What is scapegoating? Why Gay Catholic priest James Alison spent years learning why people target minorities

At the age of nine, Catholic priest and scholar James Alison realised two things.

The first was that he was gay.

The second was that his life would never be the same.

A young boy with brown hair laughs, surrounded by other young boys in a school photo.
James Alison was born in 1959 in London, to parents who were members of the ‘religious right’.(Supplied)

“I did know immediately that basically, I was lost,” he tells ABC RN’s Soul Search.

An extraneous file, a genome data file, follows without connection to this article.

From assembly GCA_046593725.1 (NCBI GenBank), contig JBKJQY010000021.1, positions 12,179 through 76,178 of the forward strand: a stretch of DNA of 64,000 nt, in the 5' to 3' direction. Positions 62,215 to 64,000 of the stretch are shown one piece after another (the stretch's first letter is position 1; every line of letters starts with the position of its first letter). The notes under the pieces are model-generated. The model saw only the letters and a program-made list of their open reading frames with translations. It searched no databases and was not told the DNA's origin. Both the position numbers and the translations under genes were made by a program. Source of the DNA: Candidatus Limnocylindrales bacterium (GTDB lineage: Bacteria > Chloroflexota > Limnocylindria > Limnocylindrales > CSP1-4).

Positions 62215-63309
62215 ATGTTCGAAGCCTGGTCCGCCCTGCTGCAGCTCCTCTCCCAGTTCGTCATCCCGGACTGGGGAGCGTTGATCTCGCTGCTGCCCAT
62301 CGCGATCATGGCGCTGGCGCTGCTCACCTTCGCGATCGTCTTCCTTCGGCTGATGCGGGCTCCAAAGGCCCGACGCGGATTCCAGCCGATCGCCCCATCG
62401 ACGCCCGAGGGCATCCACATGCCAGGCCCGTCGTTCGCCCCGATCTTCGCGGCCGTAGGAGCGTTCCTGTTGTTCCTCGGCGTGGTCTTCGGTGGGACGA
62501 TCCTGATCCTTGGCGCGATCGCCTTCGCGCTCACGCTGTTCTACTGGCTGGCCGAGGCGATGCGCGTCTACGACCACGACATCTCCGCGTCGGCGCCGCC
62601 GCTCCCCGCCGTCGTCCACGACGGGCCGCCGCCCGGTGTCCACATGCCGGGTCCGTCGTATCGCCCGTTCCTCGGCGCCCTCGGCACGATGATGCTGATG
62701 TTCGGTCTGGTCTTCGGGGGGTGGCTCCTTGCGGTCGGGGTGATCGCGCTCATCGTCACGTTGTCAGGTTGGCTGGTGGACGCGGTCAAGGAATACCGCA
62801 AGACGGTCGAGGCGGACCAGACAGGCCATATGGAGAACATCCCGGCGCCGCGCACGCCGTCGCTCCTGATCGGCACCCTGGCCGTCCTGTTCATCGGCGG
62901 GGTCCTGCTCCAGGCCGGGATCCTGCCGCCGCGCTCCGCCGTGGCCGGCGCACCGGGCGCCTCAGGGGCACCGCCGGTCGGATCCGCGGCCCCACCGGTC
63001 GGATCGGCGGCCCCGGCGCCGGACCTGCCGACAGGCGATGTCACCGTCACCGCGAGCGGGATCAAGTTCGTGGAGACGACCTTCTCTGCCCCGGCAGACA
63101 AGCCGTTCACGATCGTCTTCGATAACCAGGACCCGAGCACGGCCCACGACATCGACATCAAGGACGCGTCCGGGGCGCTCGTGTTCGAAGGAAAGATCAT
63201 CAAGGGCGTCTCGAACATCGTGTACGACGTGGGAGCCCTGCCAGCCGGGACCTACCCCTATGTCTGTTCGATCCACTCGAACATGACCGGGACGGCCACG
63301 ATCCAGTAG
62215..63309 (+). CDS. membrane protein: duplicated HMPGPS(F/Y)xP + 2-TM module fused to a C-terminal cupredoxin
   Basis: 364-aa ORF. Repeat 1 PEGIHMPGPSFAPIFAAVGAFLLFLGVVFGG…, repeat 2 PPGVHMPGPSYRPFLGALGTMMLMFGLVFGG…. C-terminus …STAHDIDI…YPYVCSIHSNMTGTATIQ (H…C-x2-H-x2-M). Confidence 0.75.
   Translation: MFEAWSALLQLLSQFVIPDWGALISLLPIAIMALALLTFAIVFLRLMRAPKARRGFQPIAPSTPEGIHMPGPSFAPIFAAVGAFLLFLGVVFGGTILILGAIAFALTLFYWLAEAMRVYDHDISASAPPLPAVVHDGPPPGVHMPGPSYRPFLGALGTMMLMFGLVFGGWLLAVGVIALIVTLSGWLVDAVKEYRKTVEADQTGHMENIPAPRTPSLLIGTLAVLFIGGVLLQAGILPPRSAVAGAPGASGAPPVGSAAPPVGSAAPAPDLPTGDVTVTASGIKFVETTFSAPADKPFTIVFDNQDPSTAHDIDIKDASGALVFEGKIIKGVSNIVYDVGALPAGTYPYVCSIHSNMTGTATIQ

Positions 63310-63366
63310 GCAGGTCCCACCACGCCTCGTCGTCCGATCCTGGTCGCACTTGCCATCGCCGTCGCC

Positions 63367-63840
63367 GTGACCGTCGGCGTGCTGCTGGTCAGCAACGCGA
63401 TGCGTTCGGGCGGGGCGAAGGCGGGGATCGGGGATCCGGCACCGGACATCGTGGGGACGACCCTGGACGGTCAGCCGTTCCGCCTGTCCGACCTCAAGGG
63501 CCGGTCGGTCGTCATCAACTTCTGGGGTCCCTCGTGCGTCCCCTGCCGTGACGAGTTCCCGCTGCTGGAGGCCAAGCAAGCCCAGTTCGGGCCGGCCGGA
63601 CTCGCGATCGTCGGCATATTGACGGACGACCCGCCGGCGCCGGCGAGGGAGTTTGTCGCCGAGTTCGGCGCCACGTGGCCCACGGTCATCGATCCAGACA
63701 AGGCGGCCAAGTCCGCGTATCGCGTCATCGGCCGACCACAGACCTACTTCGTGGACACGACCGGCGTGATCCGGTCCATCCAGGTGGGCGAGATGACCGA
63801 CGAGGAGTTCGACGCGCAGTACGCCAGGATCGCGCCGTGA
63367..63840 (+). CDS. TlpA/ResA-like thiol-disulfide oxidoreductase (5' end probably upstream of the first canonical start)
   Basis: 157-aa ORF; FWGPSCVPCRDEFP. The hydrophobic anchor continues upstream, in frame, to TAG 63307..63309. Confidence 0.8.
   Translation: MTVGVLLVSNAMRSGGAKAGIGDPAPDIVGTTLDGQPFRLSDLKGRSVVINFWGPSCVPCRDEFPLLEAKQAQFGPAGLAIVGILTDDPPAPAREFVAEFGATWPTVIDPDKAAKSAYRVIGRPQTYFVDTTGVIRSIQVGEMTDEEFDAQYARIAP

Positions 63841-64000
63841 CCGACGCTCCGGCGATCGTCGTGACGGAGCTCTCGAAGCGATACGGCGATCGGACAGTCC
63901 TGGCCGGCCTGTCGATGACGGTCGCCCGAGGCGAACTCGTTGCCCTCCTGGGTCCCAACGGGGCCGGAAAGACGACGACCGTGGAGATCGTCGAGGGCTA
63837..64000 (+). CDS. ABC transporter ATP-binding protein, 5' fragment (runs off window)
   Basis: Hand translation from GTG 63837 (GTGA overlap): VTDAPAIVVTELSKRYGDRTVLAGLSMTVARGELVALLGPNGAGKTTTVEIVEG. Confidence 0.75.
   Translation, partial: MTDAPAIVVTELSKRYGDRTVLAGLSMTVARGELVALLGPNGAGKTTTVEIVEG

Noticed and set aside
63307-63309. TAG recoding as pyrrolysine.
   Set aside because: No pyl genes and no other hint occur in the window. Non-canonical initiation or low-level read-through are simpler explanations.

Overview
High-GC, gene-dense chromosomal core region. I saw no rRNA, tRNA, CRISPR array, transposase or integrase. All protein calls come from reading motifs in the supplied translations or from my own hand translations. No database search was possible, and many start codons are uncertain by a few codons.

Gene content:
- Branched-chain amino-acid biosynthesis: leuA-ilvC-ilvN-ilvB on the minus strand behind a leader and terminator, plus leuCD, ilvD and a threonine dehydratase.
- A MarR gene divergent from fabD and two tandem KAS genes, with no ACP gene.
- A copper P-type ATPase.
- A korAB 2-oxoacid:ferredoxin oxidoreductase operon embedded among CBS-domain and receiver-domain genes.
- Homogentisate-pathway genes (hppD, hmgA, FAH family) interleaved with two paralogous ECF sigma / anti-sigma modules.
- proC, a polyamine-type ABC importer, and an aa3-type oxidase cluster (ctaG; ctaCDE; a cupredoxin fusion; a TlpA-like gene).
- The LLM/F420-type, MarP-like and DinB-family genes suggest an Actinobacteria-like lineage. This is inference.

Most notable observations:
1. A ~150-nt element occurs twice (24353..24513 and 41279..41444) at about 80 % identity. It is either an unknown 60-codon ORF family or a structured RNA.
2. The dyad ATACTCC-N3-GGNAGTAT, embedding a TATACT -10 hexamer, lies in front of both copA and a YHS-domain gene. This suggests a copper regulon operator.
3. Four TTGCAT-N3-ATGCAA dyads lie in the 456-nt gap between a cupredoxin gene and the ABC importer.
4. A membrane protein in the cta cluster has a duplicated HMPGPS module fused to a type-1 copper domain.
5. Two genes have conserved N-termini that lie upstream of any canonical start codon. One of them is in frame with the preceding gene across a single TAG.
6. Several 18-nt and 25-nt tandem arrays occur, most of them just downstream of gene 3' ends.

“I was afloat on a sea with no port.

“I lost my parents’ world, their political world, their religious world.”

As a queer person in a religious environment, he felt alienated, an experience he’d spend the next few decades trying to understand.

Two young men in suits stand on either side of a young woman in a white dress, behind an older man and woman seated on a sofa.
Dr Alison (top right) with his family in 1982. He attended the prestigous boys’ boarding school, Eton College.(Supplied)

His journey led him to religious orders in South America, to the forefront of the HIV/AIDS epidemic, and to the work of a groundbreaking French philosopher, who helped him understand why some people scapegoat others.

Full article is available on the ABC website